including from other agencies. It was a principle of law that the police
were not entitled to punish and that they should not seek to do so by
"naming and shaming" offenders. It was also a principle of law that a
convicted person retained all his rights that were not expressly taken away
by law. Hellewell v Chief Constable of Derbyshire (1995) 1 WLR 804 and R v
Chief Constable of North Wales Police & Ors, ex parte Thorpe & Anor (1999)
QB 396 applied. (2) Had it been necessary to rule on E's individual case,
the court would have done so in E's favour. There was concern as to Essex
police's superficial reaction to the risk factors identified by the
probation service. Damage could have been done to E's family and child
despite their change of name, and they also had rights under Art.8. It was
particularly important to safeguard the rights of E's child and there was a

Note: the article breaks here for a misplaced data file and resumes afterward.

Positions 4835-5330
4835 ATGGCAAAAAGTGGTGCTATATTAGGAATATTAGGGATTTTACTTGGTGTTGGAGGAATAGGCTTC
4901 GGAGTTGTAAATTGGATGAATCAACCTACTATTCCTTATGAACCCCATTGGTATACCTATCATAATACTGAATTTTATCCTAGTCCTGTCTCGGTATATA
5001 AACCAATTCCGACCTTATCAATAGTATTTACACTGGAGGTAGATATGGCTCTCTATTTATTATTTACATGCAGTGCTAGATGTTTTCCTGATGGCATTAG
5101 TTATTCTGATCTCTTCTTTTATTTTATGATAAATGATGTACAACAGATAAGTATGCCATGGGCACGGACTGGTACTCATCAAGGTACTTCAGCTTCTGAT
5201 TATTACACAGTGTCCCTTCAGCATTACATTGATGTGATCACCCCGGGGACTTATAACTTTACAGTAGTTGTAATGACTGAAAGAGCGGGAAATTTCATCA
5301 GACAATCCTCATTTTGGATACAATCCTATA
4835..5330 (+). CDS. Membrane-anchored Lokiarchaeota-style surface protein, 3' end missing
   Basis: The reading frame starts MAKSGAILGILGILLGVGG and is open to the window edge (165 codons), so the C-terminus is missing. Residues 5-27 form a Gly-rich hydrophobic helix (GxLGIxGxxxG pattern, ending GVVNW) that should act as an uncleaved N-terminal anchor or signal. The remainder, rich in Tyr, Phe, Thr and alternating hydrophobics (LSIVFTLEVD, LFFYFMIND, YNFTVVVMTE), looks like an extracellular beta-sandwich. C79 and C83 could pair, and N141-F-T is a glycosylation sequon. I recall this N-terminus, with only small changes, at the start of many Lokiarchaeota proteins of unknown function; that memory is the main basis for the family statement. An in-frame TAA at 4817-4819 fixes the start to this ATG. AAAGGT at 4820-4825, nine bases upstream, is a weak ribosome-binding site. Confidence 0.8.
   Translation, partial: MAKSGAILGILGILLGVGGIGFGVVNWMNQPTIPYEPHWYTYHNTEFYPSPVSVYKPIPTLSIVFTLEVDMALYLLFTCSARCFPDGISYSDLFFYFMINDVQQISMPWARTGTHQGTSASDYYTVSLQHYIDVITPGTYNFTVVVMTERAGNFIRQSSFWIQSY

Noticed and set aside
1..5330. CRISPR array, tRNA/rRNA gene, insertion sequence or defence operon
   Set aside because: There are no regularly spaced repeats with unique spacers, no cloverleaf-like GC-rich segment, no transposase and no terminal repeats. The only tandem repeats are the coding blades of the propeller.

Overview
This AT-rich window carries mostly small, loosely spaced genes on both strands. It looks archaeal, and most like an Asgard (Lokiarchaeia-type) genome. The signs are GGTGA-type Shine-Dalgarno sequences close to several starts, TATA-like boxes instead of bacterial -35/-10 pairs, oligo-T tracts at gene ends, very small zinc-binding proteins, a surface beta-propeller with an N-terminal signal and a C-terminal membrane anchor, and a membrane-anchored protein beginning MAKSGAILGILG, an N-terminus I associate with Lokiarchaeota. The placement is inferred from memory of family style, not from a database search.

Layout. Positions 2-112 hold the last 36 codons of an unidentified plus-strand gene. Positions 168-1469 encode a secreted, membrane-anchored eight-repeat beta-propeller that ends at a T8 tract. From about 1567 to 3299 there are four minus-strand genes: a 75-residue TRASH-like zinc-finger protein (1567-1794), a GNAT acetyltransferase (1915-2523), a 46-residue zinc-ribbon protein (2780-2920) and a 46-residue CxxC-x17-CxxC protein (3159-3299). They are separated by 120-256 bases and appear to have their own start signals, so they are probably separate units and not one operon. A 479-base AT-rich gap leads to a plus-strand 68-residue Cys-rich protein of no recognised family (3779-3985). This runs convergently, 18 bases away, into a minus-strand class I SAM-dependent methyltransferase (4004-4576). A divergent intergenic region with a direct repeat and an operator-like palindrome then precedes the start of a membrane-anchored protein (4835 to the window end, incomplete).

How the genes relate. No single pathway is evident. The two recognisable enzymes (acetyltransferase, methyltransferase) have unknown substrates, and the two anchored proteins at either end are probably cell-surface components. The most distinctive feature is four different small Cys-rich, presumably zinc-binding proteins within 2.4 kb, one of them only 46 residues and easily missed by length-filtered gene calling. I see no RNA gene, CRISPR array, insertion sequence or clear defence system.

real question as to whether it could ever be appropriate to nominate the
father of a young child for inclusion in the scheme. The scheme also
involved a degree of unfairness in that it discriminated between those
offenders who were included and those who were not, and the former would see
inclusion as a form of additional punishment. (3) However, it was not
desirable in this case to rule that the scheme in principle was either
lawful or unlawful, because its legality depended on the particular
circumstances of each offender included in it and how the scheme was
operated in practice. Accordingly, the court would not grant a declaration
that the scheme was incapable of being operated lawfully. Notwithstanding
this, there was at least a doubt whether the possible benefits of the scheme
were proportionate to the intrusion into an offender's Art.8 rights, and the
police would have to undertake considerable care in the investigation of a
selected offender's circumstances, and in the operation of the scheme, if it
were to be lawful. Until that happened, however, the legality of the scheme
remained uncertain.

No order.
Tim Owen QC & Paul Mylvaganam instructed by Sanders Witherspoon for the
claimant. Anne Stud instructed by the Solicitor for the Police Force (Essex)
for the defendant.
 LTL 16/6/2003 : (2003) 2 FLR 566 : (2003) ACD 350 : Times, June 17, 2003

 
I hope this helps a bit

Alan	 


Alan Stead
Service Manager-Information Governance 
Nottingham City Council
Guildhall
Burton Street
Nottingham NG1 4BT
Tel 0115.9154943